Once rundown shed on the north Cornwall coast in England A rundown shed that spent years covered in gorse and ivy has been transformed into an idyllic holiday let that now rakes in £62,000 a year. The 80-year-old timber hut was found five years ago by an
enterprising couple nestled in wild ground swamped by branches and bushes.While most people wouldn't have given the unsightly shack a second glance, Steve and Rebecca Peck spotted the business potential the hut and its location offered.
Although set on the edge of two acres of unkempt fields, the property looked out across the beautiful sand dunes of Holywell Bell on the north Cornwall coast, England. They bought the hut, that was built in 1932, for £80,000 off the landowner, and spent four years and £70,000 transforming it into a luxury bolthole.
They were able to preserve the 18ft by 9ft hut and deck out the interior with a modern kitchen and breakfast area and a small lounge.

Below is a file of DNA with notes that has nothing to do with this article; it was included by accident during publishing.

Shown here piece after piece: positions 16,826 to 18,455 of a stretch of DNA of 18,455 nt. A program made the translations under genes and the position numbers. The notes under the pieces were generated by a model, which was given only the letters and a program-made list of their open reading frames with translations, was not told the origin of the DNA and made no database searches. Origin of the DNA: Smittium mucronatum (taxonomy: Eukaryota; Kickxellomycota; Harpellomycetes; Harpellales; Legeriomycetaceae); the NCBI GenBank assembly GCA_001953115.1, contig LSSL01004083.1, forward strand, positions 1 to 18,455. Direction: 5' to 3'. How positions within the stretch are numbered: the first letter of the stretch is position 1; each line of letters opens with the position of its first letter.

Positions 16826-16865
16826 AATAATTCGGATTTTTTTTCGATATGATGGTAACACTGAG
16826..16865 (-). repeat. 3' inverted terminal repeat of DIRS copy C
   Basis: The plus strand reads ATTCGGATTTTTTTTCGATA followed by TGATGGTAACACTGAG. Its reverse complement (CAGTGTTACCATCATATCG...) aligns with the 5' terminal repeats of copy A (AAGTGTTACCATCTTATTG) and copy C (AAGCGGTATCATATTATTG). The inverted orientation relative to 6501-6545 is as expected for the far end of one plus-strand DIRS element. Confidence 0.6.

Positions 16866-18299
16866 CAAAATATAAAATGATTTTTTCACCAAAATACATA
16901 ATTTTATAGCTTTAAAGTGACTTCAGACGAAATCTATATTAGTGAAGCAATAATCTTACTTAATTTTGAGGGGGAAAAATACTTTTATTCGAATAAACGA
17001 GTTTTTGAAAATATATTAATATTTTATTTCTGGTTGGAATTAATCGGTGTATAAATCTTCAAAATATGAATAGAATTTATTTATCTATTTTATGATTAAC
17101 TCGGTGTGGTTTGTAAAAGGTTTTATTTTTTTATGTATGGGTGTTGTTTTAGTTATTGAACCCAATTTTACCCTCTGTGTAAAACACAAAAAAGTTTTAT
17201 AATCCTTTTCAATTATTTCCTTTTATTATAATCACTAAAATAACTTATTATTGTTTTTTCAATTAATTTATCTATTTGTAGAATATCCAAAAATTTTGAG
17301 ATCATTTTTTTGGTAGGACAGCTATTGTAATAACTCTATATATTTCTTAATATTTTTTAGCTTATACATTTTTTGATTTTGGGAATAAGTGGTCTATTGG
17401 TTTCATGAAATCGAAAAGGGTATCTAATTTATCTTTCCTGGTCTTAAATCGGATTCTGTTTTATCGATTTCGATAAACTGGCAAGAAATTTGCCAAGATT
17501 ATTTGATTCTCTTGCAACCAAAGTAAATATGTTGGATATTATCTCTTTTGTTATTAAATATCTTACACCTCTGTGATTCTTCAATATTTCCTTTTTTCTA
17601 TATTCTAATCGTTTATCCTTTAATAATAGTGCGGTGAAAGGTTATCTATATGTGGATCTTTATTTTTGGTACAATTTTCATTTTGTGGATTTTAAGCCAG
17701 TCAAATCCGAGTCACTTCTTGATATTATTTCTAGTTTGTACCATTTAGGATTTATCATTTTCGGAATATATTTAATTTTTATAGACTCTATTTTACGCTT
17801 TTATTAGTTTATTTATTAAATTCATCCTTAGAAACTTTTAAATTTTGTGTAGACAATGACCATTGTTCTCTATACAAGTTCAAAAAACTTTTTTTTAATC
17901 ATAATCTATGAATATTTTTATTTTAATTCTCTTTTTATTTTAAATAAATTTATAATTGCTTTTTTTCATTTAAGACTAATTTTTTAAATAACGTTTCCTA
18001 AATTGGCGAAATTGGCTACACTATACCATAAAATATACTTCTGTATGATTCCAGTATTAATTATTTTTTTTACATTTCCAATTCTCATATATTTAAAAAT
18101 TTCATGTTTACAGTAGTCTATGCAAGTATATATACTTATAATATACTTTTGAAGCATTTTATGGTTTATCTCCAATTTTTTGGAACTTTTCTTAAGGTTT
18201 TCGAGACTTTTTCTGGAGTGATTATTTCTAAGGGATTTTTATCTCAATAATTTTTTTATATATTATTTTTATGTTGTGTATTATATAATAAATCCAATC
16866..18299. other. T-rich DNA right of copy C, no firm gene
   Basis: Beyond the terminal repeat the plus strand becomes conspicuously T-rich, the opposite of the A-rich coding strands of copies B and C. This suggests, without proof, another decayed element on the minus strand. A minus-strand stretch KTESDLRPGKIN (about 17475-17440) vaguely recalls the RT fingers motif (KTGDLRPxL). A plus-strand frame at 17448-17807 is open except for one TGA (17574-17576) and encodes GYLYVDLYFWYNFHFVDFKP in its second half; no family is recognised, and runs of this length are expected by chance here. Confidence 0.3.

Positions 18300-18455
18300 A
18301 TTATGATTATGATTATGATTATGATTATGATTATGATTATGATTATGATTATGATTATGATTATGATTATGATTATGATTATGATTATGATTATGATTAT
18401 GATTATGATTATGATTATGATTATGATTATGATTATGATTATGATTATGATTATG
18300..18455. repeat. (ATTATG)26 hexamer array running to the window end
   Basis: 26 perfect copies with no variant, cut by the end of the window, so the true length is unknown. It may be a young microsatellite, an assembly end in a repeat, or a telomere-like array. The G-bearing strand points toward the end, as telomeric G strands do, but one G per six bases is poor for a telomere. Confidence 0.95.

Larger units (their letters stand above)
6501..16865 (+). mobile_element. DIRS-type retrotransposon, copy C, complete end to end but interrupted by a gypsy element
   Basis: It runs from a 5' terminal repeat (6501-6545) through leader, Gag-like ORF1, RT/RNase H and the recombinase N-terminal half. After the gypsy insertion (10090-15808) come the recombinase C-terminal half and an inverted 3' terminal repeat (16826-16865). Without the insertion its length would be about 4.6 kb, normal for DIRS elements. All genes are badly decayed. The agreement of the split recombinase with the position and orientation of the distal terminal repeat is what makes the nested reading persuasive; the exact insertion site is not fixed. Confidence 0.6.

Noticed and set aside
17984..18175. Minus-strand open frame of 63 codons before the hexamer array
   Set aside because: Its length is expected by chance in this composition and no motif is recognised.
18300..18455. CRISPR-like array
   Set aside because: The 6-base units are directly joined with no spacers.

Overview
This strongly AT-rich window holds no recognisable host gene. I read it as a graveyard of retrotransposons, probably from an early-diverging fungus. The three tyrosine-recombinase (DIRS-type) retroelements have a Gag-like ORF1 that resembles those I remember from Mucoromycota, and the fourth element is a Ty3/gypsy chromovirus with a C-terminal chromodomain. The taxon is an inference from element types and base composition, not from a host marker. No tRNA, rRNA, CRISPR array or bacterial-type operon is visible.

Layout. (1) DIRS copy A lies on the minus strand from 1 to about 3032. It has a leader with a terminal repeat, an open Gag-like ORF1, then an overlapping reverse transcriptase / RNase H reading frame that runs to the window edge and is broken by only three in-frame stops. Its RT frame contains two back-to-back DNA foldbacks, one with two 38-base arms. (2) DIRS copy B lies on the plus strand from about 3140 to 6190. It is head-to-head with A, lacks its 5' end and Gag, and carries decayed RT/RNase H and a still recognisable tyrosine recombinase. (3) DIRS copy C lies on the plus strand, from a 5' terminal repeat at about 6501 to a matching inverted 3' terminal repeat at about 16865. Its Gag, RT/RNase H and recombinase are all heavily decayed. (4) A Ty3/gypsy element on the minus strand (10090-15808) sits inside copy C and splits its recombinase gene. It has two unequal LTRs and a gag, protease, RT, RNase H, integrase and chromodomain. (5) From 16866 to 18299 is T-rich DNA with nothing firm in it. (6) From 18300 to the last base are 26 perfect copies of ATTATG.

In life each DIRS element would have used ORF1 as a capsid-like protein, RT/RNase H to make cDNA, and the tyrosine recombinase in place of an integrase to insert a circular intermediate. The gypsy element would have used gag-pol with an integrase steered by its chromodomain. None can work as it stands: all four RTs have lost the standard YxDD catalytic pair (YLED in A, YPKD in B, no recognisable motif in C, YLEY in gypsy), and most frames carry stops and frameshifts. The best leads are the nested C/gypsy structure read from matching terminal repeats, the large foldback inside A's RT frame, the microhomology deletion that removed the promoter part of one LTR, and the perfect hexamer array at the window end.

The couple were able to gain planning permission to build a similar sized chalet-style building alongside it which is used as a double bedroom and en-suite bathroom.
The two huts are joined by a tasteful patio and decking area to the front which makes the most of the stunning views.
Mrs Peck said: “The first time we saw the property we had to climb and battle our way through the undergrowth but when we arrived it gave us goosebumps.”
“Although it was in desperate need of some tender loving care, the view was incredible.”
“We knew we couldn't let it slip through our fingers.”
The couple went through a long-running planning battle with the local council as the property is on green belt land and within an area of Special Scientific Interest.
Holywell Bay was used for the filming of scenes in the 2002 James Bond film Die Another Day.
In the film - which was Pierce Brosnan's last as the famous secret agent - the bay doubled as a beach in North Korea.
The couple, who have two children, did most of the work themselves to keep costs down.
The hut is available to rent through Unique Home Stays.